Day 17: Journey outside Sofia to Rila Monastery, the largest Eastern Orthodox monastery in the country and a UNESCO World Heritage Site. This architectural jewel was founded in the 10th century by the students of the hermit St. Ivan of Rila, whose name it bears, and there have been many additions and renovations since that time. The interior is adorned with gorgeous medieval paintings and wooden carvings, and a brilliant gold-plated iconostasis dominates the sanctuary. Return to Sofia for some free time in the city before a farewell dinner at an elegant local restaurant. (B/L/D)
Day 18: Return to the USA.
$8,995.00 (per person, double occupancy) includes all hotels; most meals (as noted in the itinerary); ground transportation; services of an English-speaking guide; entry fees; ground transportation; emergency medical evacuation insurance; and gratuities to drivers and guides.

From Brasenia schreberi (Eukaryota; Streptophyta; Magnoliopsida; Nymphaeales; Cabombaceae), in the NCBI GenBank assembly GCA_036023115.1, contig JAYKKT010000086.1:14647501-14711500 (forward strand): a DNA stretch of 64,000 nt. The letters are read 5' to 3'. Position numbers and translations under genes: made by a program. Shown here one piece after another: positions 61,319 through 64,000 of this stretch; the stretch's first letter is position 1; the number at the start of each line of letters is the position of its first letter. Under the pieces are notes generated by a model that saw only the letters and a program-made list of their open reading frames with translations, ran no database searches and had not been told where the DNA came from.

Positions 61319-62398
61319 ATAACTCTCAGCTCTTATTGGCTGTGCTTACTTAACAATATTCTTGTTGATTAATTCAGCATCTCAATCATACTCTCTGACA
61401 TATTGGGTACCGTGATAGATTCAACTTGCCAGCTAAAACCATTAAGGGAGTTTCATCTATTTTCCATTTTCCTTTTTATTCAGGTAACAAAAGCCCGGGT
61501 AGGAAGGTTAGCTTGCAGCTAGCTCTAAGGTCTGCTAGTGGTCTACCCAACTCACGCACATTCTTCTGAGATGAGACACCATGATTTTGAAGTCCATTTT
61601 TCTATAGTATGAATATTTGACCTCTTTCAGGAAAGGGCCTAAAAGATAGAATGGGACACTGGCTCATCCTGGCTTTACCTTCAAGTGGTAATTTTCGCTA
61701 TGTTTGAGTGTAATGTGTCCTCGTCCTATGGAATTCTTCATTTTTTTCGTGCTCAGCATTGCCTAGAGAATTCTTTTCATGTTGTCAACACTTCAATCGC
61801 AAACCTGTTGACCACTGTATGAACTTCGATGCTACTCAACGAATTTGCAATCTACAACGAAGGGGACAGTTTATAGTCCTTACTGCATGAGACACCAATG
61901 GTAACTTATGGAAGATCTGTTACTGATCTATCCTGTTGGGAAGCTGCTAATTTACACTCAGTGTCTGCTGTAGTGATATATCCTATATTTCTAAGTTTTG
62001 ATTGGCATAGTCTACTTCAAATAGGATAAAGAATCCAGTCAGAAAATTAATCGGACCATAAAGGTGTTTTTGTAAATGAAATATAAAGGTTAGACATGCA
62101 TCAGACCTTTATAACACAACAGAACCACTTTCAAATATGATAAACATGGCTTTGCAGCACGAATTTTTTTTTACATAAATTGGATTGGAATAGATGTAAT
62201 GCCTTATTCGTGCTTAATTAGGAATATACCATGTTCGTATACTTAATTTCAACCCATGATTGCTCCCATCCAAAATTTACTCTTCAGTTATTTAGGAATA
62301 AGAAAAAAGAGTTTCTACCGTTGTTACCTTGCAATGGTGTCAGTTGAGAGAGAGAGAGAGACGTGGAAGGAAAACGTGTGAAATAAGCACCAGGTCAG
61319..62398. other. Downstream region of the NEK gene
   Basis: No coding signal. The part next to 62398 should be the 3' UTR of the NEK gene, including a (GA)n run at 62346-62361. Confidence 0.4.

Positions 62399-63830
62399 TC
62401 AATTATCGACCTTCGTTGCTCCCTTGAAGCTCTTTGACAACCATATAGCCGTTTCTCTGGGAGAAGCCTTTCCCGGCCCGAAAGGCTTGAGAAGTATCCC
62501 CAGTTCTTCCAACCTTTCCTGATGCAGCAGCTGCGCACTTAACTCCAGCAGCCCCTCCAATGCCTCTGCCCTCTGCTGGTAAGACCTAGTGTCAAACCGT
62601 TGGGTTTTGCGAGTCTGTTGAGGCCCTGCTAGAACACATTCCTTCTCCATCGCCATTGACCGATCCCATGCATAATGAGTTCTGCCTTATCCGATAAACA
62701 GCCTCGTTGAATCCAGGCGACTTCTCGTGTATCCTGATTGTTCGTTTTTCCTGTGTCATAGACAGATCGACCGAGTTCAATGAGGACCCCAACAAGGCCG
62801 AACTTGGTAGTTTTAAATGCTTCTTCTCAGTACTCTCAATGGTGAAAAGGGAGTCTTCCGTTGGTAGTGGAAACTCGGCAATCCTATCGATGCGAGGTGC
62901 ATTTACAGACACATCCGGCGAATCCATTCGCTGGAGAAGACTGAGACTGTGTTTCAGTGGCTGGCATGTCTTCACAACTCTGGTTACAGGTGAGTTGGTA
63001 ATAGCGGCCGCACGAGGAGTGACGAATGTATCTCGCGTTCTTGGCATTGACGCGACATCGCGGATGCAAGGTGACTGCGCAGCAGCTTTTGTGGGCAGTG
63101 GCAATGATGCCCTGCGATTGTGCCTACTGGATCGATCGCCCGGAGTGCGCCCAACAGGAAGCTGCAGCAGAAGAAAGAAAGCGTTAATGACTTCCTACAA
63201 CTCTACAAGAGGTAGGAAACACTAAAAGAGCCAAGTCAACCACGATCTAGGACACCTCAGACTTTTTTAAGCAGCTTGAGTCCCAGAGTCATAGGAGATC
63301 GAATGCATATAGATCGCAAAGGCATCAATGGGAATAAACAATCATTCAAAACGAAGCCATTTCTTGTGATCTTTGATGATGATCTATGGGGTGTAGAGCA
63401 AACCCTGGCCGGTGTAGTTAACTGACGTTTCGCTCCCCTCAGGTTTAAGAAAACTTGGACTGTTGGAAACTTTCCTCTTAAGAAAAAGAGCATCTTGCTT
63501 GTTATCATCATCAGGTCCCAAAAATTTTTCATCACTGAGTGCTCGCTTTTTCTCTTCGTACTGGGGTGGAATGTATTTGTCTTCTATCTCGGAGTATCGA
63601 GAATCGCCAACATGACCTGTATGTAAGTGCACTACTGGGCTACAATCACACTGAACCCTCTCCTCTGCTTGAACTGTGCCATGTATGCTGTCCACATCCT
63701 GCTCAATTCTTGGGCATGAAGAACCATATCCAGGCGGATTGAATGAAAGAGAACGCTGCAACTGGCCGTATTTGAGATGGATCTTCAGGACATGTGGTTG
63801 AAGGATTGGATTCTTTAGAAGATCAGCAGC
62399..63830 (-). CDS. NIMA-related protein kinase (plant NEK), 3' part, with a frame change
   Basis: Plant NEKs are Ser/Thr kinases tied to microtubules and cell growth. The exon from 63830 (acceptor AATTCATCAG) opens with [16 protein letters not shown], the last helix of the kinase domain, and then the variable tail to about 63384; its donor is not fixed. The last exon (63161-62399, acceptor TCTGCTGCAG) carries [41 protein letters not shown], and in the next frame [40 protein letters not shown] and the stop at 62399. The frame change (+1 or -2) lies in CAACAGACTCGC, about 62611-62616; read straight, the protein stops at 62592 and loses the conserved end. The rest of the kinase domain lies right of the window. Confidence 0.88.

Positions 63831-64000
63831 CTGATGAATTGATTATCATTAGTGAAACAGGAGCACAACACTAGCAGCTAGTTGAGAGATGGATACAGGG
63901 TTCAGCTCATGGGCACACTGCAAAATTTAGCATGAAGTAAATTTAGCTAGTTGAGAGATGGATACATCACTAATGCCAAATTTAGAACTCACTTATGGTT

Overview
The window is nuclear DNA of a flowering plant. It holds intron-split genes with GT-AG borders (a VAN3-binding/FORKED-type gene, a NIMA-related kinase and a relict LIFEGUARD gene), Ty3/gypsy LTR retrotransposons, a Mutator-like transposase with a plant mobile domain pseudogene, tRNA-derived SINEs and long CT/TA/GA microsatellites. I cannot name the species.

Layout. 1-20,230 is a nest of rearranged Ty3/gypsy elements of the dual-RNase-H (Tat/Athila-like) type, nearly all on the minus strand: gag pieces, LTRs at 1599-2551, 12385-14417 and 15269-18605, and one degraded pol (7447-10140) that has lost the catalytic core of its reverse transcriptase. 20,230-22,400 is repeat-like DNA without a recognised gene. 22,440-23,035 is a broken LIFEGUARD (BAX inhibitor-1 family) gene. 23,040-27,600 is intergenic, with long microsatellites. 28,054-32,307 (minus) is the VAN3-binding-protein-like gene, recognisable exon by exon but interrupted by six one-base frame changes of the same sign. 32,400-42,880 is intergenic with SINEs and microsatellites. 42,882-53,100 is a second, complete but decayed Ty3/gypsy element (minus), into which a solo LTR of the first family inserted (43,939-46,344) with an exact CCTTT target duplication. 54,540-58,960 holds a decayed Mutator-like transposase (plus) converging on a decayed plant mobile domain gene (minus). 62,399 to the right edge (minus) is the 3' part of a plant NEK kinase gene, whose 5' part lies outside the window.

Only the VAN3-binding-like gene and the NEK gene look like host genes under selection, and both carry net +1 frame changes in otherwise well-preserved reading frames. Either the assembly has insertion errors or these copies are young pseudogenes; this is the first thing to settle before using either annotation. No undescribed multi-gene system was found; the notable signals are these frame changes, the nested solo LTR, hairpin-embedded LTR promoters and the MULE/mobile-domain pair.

Single Supplement: $695.00. Should a roommate be requested and one not be available, the single supplement will be charged.
Cost Does Not Include: A separate $150.00 (per person) donation check made out to a designated donation project; roundtrip international flights to/from Sofia, Bulgaria; passport or visa fees; airport and taxes; Meals other than those listed in the itinerary; food, alcoholic and other beverages not on set menus; excess baggage charges; personal tips; necessary vaccines and tests; email, telephone and fax charges; laundry or other items of a personal nature.